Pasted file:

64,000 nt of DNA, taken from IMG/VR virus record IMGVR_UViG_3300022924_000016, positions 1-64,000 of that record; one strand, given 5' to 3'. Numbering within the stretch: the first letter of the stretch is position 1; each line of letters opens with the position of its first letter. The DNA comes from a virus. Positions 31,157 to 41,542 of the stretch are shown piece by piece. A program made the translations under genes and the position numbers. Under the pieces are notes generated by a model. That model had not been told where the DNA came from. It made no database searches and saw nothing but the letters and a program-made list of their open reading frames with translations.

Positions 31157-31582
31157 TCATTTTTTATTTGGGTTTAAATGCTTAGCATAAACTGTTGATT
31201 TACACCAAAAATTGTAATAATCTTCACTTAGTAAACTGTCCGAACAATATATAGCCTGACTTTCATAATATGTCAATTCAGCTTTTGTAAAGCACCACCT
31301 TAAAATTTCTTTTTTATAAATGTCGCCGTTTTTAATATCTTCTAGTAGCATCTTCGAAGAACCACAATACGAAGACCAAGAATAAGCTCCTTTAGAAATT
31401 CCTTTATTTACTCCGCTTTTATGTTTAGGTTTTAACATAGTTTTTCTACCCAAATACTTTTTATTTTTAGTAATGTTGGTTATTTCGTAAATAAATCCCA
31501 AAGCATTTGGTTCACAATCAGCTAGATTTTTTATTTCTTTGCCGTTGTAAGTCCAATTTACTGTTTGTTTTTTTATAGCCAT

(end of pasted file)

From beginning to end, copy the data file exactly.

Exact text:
64,000 nt of DNA, taken from IMG/VR virus record IMGVR_UViG_3300022924_000016, positions 1-64,000 of that record; one strand, given 5' to 3'. Numbering within the stretch: the first letter of the stretch is position 1; each line of letters opens with the position of its first letter. The DNA comes from a virus. Positions 31,157 to 41,542 of the stretch are shown piece by piece. A program made the translations under genes and the position numbers. Under the pieces are notes generated by a model. That model had not been told where the DNA came from. It made no database searches and saw nothing but the letters and a program-made list of their open reading frames with translations.

Positions 31157-31582
31157 TCATTTTTTATTTGGGTTTAAATGCTTAGCATAAACTGTTGATT
31201 TACACCAAAAATTGTAATAATCTTCACTTAGTAAACTGTCCGAACAATATATAGCCTGACTTTCATAATATGTCAATTCAGCTTTTGTAAAGCACCACCT
31301 TAAAATTTCTTTTTTATAAATGTCGCCGTTTTTAATATCTTCTAGTAGCATCTTCGAAGAACCACAATACGAAGACCAAGAATAAGCTCCTTTAGAAATT
31401 CCTTTATTTACTCCGCTTTTATGTTTAGGTTTTAACATAGTTTTTCTACCCAAATACTTTTTATTTTTAGTAATGTTGGTTATTTCGTAAATAAATCCCA
31501 AAGCATTTGGTTCACAATCAGCTAGATTTTTTATTTCTTTGCCGTTGTAAGTCCAATTTACTGTTTGTTTTTTTATAGCCAT